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Evolutionary ecology of social bacterial populations under antibiotic and bacteriophage pressure

Abstract : Bacteria are the basis of virtually all ecosystems and examining their dynamics in the face of biotic and abiotic perturbations is essential to understanding their persistence, evolution and diversification. This thesis is directed towards a better understanding of the impact of phage and antibiotic pressure on the evolutionary ecology of bacterial populations and, in particular, on the evolution of bacterial social behaviours. First, using a combination of mathematical modelling and experimental evolution, we studied how antagonisms in the form of antibiotics (Chapters 1 and 2) and phages (Chapter 3) affect the dynamics of public goods production and strategies, and the evolution of resistance in populations of the bacterium Pseudomonas aeruginosa. We found that both phages and antibiotics favour cheats over cooperators in well-mixed environments. While the advantage to cheats leads to population growth and even increased resistance frequency in the short-term (Chapter 1), the cheat-dominated populations eventually declined in the presence of phage predators, arguably due to the combination of antagonist pressure and cheating load (Chapter 3). Second, based on the evolutionary prediction that multiple control agents will be more efficient at controlling bacterial populations and reducing the evolution of resistance, we investigated in vitro the complex interactions between phages and antibiotics in the context of combined therapies. We showed that the combination of phages and antibiotics decreased population survival and resistance evolution significantly more than either alone. While this main result may be mitigated by several factors such as antibiotic dose (Chapters 4 and 5), the timing of inoculation (Chapter 4), and antibiotic mode of action (Chapter 5), it is also obtained in longer-term assays (Chapter 5). Our results highlight the complexity of the interplay between the negative effects exerted by antibiotics and phages and the evolutionary ecology of bacterial populations, and bring new insights both to the understanding of social evolution and for the potential therapeutic use of phages and antibiotics.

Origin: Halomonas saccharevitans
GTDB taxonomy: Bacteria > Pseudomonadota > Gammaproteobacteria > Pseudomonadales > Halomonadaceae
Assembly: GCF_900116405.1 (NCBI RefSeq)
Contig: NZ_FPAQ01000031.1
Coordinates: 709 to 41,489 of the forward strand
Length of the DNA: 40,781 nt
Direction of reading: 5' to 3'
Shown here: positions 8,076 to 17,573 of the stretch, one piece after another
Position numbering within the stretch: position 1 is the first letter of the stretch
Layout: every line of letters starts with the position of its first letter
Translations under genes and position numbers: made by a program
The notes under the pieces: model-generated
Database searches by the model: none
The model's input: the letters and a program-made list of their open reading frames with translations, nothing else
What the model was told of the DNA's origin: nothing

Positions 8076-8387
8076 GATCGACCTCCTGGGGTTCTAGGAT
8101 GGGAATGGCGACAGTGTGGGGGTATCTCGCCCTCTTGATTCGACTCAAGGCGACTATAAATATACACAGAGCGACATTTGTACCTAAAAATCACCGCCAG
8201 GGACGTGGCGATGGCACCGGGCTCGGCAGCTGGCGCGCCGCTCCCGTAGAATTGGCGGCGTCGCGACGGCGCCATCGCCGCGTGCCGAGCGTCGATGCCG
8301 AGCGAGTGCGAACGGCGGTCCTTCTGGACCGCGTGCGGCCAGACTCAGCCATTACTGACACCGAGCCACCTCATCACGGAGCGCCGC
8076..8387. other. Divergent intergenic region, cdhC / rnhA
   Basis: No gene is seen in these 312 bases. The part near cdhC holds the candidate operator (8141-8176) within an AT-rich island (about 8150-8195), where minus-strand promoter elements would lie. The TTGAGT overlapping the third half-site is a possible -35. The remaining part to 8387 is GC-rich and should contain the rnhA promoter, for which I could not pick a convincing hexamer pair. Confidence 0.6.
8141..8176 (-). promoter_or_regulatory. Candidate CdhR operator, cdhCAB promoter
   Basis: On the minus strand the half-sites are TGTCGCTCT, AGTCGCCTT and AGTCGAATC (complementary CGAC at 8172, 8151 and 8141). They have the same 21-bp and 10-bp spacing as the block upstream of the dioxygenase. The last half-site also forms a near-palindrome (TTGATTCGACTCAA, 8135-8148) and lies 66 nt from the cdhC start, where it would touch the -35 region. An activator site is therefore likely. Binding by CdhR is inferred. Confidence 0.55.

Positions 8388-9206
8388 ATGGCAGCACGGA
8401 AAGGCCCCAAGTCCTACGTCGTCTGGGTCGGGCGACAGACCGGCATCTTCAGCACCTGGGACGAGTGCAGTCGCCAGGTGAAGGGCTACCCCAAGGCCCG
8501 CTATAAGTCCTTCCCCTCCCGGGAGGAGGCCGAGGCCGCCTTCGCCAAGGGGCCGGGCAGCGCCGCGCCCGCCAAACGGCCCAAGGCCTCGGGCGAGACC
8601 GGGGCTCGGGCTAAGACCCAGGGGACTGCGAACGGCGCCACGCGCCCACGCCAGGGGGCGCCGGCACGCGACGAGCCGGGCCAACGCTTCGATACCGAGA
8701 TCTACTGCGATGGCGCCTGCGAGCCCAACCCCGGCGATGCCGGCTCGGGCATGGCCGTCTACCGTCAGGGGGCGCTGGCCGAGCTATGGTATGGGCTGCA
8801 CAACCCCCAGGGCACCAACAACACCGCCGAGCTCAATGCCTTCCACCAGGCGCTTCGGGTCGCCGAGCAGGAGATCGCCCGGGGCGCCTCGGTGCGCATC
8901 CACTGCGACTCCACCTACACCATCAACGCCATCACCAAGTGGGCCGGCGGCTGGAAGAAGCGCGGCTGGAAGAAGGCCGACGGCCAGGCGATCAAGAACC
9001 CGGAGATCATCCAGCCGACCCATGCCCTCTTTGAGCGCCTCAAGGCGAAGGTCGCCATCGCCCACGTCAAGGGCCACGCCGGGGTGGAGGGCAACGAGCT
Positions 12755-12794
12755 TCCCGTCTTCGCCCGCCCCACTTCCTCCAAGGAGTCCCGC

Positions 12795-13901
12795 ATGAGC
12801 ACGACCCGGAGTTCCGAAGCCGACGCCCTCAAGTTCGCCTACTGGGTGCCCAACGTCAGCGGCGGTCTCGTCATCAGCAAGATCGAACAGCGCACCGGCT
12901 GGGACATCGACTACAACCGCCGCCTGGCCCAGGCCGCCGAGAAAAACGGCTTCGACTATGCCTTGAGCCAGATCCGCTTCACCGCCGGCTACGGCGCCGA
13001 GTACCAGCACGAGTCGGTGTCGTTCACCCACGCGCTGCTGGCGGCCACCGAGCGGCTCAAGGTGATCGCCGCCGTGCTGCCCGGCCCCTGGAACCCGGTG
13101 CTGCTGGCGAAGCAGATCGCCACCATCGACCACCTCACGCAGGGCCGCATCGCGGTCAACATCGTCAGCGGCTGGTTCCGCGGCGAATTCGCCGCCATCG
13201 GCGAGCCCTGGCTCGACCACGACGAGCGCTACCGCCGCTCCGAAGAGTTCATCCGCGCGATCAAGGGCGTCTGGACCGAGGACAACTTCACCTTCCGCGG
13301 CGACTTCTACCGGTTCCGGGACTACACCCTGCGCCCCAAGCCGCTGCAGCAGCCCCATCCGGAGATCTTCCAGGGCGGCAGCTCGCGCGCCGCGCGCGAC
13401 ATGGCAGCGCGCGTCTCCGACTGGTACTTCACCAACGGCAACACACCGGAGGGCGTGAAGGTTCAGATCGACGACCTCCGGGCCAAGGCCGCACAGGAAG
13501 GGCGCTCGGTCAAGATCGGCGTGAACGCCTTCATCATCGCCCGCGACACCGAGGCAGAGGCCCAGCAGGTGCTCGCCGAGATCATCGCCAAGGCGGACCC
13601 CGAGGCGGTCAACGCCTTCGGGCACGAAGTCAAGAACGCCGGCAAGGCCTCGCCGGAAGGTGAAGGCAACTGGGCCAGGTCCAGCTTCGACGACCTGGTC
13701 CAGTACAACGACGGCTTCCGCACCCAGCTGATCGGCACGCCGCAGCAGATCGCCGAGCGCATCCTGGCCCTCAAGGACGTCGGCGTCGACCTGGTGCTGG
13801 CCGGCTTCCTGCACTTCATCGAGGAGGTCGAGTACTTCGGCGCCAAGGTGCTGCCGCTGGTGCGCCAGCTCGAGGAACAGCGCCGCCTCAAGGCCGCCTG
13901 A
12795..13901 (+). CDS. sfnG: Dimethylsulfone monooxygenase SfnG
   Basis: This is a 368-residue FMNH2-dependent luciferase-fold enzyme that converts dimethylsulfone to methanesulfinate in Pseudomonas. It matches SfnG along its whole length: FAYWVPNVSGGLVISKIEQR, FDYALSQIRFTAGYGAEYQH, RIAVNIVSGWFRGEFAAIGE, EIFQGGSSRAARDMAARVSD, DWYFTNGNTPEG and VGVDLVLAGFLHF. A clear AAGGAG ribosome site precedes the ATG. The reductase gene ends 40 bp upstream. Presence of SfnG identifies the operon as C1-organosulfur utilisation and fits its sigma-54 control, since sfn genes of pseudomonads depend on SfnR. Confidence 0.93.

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Marie Vasse. Evolutionary ecology of social bacterial populations under antibiotic and bacteriophage pressure. Bacteriology. Université Montpellier, 2015. English. ⟨NNT : 2015MONTS041⟩. ⟨tel-02945608⟩

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